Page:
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How hot are LED light bulbs?

A lot of our customers like to touch and handle our bulbs a lot – at times when they otherwise wouldn’t for standard incandescent or CFL bulbs (don’t worry, we do the same too). So one of the popular questions we get is, “wow, your lightbulbs are hot. Is that okay?”

Our VP of Engineering, Marc Alexander, takes a look at this question.

How hot are LED light bulbs?

Hot! Hot to the touch, but not nearly as hot as Incandescent, Halogen and CFL bulbs are.

LED light bulbs are one of the latest and most efficient lighting technologies.

High powered lighting LEDs generate light at a much lower running temperatures than the hot filament used in previous generation bulbs. The hottest outside surface of an LED light bulb is often half the temperature of an equivalent brightness Incandescent or Halogen bulb, and around 20% cooler than CFL bulbs.

Should I touch my LED light bulb when it’s on?

LED light bulbs should be handled by the diffuser – the plastic dome that the light shines out of.

When it’s lit or hot, don’t touch or handle LED light bulbs by the heat sink.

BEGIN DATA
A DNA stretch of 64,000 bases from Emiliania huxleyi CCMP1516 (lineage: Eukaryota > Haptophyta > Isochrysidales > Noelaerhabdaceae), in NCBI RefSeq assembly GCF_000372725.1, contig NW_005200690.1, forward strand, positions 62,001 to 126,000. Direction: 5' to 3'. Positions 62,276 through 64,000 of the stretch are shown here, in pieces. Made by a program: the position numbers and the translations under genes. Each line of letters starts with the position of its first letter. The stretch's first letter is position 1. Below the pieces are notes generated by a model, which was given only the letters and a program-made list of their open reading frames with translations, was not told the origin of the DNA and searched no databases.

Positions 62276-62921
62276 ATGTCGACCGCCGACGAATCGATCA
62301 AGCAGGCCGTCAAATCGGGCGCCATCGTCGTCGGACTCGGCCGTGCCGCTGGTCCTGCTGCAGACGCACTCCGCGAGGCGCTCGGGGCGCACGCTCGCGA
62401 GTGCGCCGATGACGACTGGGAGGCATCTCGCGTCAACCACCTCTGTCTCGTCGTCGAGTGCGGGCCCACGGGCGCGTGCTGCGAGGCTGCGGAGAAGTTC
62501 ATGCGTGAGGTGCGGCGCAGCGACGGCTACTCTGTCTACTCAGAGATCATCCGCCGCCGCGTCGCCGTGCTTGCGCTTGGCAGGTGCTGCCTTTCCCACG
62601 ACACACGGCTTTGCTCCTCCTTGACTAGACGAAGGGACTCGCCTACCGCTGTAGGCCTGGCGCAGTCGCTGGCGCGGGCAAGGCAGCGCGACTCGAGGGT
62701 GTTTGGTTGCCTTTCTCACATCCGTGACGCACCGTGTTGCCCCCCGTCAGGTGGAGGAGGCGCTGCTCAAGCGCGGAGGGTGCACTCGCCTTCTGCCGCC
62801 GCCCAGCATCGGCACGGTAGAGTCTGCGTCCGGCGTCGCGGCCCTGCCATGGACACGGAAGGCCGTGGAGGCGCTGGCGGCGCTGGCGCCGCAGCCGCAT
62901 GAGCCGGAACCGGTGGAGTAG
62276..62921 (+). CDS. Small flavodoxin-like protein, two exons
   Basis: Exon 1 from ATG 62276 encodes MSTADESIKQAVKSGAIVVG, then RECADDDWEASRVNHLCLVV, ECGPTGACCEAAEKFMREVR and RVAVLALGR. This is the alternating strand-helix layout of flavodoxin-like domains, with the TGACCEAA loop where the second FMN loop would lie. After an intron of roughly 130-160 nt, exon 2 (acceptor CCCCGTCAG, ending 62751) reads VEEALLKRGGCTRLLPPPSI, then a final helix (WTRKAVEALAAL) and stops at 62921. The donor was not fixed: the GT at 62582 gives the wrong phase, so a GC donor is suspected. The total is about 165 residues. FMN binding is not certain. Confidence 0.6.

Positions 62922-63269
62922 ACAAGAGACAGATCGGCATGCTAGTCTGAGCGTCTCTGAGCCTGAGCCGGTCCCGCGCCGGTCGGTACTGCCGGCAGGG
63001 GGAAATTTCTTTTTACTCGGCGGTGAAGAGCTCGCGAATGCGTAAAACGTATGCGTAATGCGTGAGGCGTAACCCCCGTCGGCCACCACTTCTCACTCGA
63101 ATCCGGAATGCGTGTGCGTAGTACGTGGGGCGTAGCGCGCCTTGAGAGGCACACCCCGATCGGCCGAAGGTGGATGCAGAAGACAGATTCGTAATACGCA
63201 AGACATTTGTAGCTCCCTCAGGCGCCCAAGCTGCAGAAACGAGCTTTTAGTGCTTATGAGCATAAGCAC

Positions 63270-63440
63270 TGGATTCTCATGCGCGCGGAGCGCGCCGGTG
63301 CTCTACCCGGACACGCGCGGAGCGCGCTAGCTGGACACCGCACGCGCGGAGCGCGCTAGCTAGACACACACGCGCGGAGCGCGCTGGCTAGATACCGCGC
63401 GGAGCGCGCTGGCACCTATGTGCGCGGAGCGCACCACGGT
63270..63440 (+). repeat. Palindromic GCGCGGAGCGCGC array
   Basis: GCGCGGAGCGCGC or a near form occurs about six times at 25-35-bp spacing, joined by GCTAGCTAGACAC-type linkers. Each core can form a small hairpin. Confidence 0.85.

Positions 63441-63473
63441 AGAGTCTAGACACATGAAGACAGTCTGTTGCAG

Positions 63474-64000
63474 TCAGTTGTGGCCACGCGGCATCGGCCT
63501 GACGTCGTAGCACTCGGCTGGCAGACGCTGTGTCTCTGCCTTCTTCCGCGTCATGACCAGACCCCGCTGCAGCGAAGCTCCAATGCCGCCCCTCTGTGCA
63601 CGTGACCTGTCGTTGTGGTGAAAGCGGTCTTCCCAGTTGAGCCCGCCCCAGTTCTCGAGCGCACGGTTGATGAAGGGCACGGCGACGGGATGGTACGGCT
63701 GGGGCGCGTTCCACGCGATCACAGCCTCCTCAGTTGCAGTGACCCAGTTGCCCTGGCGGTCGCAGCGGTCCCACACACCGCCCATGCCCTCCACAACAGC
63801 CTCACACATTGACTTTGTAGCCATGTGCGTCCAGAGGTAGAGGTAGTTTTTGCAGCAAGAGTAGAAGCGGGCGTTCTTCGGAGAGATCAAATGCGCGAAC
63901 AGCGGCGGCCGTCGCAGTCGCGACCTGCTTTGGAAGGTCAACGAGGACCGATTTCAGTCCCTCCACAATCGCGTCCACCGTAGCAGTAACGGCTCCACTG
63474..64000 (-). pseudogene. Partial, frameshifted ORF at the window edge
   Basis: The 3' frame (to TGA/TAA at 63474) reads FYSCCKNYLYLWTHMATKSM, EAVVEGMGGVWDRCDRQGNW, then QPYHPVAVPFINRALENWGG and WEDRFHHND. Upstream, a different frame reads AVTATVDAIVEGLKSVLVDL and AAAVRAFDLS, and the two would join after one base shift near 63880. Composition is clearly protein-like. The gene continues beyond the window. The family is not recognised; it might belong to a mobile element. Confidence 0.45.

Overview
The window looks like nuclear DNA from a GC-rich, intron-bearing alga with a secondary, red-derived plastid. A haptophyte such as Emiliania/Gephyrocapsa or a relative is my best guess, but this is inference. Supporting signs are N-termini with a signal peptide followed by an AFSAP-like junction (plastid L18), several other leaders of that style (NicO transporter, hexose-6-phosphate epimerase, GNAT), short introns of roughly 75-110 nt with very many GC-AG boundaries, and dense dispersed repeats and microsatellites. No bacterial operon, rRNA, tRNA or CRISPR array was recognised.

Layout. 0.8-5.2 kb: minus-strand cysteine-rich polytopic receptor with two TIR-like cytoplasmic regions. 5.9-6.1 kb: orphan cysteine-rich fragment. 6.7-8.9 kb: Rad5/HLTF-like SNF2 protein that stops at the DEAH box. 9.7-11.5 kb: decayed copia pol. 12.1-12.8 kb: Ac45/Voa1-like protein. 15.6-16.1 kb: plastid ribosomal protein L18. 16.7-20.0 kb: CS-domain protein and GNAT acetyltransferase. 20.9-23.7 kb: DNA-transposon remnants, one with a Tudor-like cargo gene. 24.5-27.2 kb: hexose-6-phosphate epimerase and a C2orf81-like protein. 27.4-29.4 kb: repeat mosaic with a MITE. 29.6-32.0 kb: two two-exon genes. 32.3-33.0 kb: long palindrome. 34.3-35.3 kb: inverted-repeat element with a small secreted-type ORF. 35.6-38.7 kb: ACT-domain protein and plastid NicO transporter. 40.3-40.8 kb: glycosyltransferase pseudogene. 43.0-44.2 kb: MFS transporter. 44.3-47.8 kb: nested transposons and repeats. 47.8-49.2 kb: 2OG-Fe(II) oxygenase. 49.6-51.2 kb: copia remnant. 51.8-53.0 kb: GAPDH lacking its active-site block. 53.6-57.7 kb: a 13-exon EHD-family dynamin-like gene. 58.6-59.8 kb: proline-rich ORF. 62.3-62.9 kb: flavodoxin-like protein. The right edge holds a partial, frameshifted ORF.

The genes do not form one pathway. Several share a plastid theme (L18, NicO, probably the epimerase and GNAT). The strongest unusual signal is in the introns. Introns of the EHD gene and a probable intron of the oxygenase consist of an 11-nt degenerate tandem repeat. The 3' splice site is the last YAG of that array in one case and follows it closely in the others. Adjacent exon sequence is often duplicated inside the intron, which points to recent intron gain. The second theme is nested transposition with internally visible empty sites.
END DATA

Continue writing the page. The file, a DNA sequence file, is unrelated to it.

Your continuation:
Heat sinks on LED light bulbs are designed to get hot, drawing the heat out of the LEDs and transferring the heat into the air.

It’s the hottest part of the bulb, and for good reason – the heat sink is designed to be the hottest part, while keeping the LED power supply and electronics as cool as possible.

Okay, but how ‘hot’ is hot?

In development and testing, we found that the heatsink of a fully lit LED bulb was around 60°C to 100°C (140°F to 212°F) depending on the make and model of the LED bulb, room temperature and airflow.

Here’s a thermal camera image analysis including some representative top brand-name samples of LED light bulbs – purchased new last week from the supermarket and hardware store. Brighter yellow is a higher temperature.

From left to right:

  1. 9W LED. Compact LED bulb (output: 600 lumens)

  2. 9W LED. Compact LED bulb (output: unspecified, looks 600 lumens)

  3. 13W LED. A19 size bulb (output: 1055 lumens)

  4. LIFX A21. A21 size bulb, full-color range, set to maximum power white (output: > 1000 lumens)

The two 9W compact LED bulbs are the hottest!

Though the compact bulbs are lower power and lower light output, there is very little heat sink area and no airflow management. The power supply electronics are sitting directly inside the sealed 86°C 186°F heat sink.